Atkins, Family-Style: 8 Atkins-friendly tips for the whole family

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Losing weight can be a challenge all by itself, let alone if you are trying to stick to Atkins while juggling the demands of work and your family’s hectic schedule of homework, sports and other commitments. We put together the following eight tips to help you shed the pounds while making some healthy and positive changes your whole family can benefit from.


Get into a routine. Schedules tend to fall to the wayside during the summer. With that, so do regular meal times and snacks. Now that it’s fall and school’s in session, it’s time to get back into the routine of breakfast, lunch, dinner and snacks at established times so that you and your family know what to expect.

Have a plan. Plan out a shopping list and menu for the week, taking into account everyone’s schedules. Let everyone be a part of the process by helping to choose what dishes to cook, as well as healthy snacks and meals on the go.

Eat together as a family.
Although it’s probably not possible every night, take a look at each week’s schedule and plan at least one or two times where you can have a family dinner. Several studies have shown that children who have dinner with their families usually eat more vegetables, fruits, grains and calcium-rich foods. They get more protein, fiber, iron and vitamins A, C, E and folate. They drink less soda and eat fewer snack foods. At the family dinner table, kids usually eat foods with a lower glycemic load (meaning less impact on blood sugar) than when they eat on their own. And the more frequently children sit down to dinner with the family, the healthier their overall eating patterns.

Go buffet-style.
When there’s no time to sit down and eat together, make it easy to grab a healthy meal on the run, without resorting to the drive-thru line at a fast food restaurant. It doesn’t take long to throw together a taco or fajita bar—cook up ground beef or turkey or grilled steak, shrimp or chicken and line up no-salt black beans, chopped lettuce, diced tomato, grilled peppers and avocado, shredded cheese and salsa and taco shells. Make your meal low-carb by skipping the taco shells and beans. Or do a quick salad bar, with grilled meats or fish, plenty of fresh vegetables, chopped hard-boiled eggs, and an assortment of salad dressings. Make these buffet-style options a regular part of your menu every week.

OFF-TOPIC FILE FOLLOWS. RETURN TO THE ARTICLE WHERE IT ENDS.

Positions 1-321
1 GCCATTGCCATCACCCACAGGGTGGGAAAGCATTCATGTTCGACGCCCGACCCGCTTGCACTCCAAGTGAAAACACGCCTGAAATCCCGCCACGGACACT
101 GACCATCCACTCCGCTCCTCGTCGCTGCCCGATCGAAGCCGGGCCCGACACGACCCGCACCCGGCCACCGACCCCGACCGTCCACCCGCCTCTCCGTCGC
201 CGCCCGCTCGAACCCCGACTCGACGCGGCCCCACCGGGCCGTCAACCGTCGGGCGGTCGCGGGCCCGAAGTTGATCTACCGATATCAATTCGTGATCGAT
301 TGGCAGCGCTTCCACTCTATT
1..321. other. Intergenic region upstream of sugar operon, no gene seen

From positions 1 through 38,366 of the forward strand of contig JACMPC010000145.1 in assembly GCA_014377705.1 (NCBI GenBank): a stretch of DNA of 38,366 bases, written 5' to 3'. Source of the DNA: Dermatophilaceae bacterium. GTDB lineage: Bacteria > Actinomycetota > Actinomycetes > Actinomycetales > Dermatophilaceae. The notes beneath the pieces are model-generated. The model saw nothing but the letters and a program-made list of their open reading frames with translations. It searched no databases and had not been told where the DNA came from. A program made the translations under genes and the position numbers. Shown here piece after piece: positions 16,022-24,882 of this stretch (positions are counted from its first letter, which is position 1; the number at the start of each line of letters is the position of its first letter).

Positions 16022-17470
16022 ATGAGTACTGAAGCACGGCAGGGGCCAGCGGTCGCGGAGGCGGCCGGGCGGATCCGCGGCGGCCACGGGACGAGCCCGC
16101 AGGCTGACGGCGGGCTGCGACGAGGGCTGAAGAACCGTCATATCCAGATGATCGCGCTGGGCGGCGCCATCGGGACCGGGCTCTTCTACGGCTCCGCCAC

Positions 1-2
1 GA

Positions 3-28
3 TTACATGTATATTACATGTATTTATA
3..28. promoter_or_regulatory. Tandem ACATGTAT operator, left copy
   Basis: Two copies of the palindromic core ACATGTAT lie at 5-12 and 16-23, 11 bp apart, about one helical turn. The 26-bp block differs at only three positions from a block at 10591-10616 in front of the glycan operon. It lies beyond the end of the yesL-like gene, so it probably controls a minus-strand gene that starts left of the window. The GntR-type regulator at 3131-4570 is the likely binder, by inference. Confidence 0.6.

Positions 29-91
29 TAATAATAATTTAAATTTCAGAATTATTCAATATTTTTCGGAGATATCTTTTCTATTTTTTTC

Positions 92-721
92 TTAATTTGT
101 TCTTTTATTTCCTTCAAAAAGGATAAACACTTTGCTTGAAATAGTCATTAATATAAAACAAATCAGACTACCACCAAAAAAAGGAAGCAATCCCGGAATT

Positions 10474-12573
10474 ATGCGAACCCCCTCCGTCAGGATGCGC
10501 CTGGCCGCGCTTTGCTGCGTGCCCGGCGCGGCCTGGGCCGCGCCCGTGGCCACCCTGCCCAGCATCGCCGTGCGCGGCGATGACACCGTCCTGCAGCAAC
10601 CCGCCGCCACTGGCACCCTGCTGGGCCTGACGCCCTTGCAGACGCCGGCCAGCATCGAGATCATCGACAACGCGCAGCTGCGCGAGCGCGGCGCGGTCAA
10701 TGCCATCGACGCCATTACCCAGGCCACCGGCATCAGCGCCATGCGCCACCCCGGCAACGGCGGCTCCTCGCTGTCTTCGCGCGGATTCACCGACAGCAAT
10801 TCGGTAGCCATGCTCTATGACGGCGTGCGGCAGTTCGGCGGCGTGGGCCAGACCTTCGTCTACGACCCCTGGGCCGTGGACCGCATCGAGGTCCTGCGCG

Get crockin’
. A crock pot cooks food at a low, steady temperature. Most crock pot recipes take about 8 hours and are fairly simple—just toss in your ingredients and let them cook during the day while you’re out. It’s an easy solution if you don’t have a lot of time to prepare a meal when you get home at night. You can double or triple the recipe, and freeze individual portions for easy heat-and-go lunches and dinners when there’s no time to cook.

No substitutions, please.
While your family may not be trying to lose weight, they can certainly benefit from the additional fresh vegetables and limited or no processed foods that you are enjoying as part of your low-carb lifestyle. Give them some carb options to enjoy with their meals to help round them out if necessary, such as baked yams, whole-grain rolls, brown rice or corn or peas.

Pack your lunch. Take a lesson from the kids and make a habit of packing your lunch the night before. When you do this, you have more control over your portions and what goes into your meal. Stock up on low-carb wraps, low-sodium deli meat, a bag of precut vegetables, hummus and some fresh fruit. Make sure you have a few to-go containers, thermoses, and/or plastic sandwich bags. This will make it easier to pack and transport your food. And don’t forget that leftovers make great lunches!

Keep it simple.
There’s no need to give Martha Stewart a run for her money. Hit the salad bar at the grocery store for precut vegetables that can accompany any meal. Keep several bags of frozen veggies in the freezer; you can add these to casseroles, stir fries and omelets. Pick up pre-cooked rotisserie chicken and add to chili, stews, soups or salads. And stock up on canned foods like tuna or salmon, beans and no-salt-added tomatoes.

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Disclaimer: Nothing contained on this Site is intended to provide health care advice. Should you have any health care-related questions, please call or see your physician or other health care provider. Consult your physician or health care provider before beginning the Atkins Diet as you would any other weight loss or weight maintenance program. The weight loss phases of the Atkins Diet should not be used by persons on dialysis or by pregnant or nursing women.